Scares abound in love letter to B-grade horror

A NIGHT TO DISMEMBER: A winter reunion turns into a fight for survival for eight pals in Until Dawn. The game comes complete with psycho killer, screaming girls and dismembered body parts.


    Sep 07, 2015

    Scares abound in love letter to B-grade horror

    UNTIL Dawn comes across as a video-game take on a typical teen-slasher flick, complete with psycho killer, screaming girls and dismembered body parts. But what an incredible B-grade experience it delivers.

    It's not that the PlayStation 4 exclusive is the scariest horror game I've played. Rather, where Until Dawn succeeds is in its impeccable execution of scares, excellent pacing and clever take on genre tropes.

    The game starts off like any bona fide slasher film - 10 teenage friends hang out at a creepy mountain ski lodge, oblivious to a mysterious man who lingers outside with a knife in hand. A cruel prank played on one of the teens goes wrong and she and her twin sister go missing after they run out into the night as a snowstorm rages.

    A year later, the twins' brother gathers the remaining friends for a winter reunion at the lodge. Soon, things go bump in the night, and whether all eight friends survive the night depends on the player.

    Like an interactive horror movie, I guide one of the eight teens at a time, participating in the mundane like lighting a lantern and deciding whether to side with Bimbo A or Bimbo B. I also time button presses to avoid falling to certain doom and scramble to aim a gun at an assailant and fire it in time.

    Because the game often shifts control from one character to the next, I get to learn more about - and sometimes dictate - their motivations.

    This works really well because I end up relating to them and feel that my actions matter - the jerk-jock became more likeable than his slasher-flick stereotype initially suggested because I had a hand in making him more helpful; a hasty decision based on a relationship with a friend led to another's shocking, gut-wrenching death.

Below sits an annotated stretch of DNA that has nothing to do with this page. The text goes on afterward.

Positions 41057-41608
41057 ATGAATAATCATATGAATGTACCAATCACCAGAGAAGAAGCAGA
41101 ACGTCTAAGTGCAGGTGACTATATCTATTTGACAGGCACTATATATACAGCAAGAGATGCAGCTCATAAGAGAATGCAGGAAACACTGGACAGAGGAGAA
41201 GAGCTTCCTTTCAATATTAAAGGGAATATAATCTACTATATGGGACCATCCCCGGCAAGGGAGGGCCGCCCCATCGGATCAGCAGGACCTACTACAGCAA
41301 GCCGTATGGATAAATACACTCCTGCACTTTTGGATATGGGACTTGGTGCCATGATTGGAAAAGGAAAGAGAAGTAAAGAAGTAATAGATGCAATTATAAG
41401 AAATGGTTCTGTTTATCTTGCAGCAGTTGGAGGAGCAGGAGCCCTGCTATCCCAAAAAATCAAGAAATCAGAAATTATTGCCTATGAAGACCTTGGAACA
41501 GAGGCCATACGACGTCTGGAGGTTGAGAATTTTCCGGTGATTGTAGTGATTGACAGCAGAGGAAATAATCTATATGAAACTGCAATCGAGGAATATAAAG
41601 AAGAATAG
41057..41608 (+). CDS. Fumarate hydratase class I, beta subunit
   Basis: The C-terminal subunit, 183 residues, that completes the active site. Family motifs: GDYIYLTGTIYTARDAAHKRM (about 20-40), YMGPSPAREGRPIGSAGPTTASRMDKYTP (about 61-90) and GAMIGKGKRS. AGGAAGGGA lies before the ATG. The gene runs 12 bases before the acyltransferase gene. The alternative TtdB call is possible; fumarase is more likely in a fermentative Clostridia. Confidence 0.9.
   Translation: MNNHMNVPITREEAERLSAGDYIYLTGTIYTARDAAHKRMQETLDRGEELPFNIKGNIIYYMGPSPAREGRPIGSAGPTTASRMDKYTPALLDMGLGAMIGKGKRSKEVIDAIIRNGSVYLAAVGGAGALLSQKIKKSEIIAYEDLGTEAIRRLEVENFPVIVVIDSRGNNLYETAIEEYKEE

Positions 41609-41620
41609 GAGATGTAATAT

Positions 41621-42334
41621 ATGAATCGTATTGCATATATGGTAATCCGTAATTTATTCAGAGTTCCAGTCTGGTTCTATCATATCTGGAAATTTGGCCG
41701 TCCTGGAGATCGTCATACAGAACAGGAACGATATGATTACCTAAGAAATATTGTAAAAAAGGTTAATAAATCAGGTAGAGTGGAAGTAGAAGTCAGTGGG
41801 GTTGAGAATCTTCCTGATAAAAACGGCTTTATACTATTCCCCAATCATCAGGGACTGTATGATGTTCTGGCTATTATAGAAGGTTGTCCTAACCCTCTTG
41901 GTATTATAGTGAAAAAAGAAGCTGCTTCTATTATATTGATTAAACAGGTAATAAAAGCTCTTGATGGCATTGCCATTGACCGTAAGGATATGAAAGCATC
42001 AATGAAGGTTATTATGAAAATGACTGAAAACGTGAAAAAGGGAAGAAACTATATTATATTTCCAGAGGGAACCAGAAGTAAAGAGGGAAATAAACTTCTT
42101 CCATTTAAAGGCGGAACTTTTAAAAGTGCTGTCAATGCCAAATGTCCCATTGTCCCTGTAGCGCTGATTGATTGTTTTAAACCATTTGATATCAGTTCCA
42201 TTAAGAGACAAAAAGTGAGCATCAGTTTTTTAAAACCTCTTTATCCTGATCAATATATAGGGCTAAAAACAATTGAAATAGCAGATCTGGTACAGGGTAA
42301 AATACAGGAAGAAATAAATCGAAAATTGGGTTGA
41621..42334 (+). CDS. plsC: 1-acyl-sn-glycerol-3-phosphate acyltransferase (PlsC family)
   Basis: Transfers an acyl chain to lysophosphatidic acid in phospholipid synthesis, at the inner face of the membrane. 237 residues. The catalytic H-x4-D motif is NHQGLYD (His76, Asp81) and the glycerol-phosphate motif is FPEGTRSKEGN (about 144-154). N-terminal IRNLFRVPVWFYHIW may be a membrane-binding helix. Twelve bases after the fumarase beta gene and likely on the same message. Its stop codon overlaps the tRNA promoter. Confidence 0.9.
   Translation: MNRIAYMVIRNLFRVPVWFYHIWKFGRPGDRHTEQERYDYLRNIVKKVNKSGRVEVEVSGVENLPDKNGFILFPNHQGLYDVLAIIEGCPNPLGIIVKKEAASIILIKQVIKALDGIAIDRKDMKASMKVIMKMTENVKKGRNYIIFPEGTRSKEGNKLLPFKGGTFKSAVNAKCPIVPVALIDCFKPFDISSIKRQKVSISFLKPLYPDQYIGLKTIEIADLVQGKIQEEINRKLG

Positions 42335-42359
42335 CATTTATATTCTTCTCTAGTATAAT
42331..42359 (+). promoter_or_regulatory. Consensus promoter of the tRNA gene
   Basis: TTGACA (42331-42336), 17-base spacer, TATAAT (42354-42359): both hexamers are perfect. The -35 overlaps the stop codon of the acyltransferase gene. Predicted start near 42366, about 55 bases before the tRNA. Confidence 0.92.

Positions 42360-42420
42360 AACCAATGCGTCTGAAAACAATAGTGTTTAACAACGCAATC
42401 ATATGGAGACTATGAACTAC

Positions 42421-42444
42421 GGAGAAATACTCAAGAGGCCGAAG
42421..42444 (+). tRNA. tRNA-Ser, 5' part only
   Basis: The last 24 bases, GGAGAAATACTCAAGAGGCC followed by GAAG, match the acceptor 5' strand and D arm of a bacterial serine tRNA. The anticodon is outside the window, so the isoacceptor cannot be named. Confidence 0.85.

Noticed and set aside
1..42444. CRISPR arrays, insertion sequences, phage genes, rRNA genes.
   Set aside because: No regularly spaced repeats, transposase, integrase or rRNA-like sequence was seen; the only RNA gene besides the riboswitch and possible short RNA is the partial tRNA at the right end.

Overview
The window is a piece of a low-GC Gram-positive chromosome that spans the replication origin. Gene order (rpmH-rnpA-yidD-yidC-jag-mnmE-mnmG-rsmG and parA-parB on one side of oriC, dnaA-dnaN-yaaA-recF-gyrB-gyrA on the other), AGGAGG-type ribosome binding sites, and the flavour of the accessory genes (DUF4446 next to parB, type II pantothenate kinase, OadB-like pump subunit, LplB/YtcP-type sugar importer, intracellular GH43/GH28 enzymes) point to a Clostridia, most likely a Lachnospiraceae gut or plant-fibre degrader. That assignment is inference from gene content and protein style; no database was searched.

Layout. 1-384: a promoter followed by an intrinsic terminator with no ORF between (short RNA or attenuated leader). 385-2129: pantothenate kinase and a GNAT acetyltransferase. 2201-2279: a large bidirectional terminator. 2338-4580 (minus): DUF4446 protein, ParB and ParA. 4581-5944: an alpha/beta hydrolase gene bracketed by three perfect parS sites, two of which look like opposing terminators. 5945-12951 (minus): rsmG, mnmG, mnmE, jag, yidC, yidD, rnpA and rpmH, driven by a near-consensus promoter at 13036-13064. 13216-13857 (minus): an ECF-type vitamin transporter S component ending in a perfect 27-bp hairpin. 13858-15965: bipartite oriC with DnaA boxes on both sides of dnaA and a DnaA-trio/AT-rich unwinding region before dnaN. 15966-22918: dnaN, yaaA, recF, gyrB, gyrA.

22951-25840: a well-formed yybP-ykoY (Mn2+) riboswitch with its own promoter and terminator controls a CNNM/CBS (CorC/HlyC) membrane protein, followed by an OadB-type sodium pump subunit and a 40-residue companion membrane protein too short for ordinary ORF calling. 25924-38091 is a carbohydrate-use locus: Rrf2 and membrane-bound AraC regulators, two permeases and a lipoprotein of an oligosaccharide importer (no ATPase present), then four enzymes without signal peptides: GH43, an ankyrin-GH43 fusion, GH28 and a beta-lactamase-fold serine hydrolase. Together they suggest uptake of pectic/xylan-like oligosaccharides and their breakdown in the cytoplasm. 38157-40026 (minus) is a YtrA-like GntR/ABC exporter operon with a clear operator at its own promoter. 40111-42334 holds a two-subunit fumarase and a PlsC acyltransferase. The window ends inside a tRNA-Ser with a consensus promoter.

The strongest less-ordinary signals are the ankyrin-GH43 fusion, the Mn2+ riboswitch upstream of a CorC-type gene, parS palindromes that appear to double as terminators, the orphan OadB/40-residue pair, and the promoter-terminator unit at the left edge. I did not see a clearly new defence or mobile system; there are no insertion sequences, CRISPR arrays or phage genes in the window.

If I replay a chapter and make different choices, which is possible after completing the game, new situations can play out.

    All this while, an excellent attention to atmosphere and suspense building adds to the tension and delivers many a heart-pounding sequence.

    Even cliche jump scares work, cementing how Until Dawn, like a love letter to B-grade teen horror movies, knows when and how to dole out the tropes to terrific effect.

    A very able cast - which includes Hayden Panettiere, the likeable cheerleader from the Heroes TV series - delivers believable performances, with some smart dialogues and great motion-captured facial expressions to boot.

    But some issues mar the experience. Fixed camera angles can be a bother and aspects of the plot in the second half don't meld too well with the first.

    The game isn't too long and can be completed in nine hours - I took 11 - but the length feels just right and those hours are some of the best I've spent on a game.

    Until Dawn is out now for the PlayStation 4 at $62.

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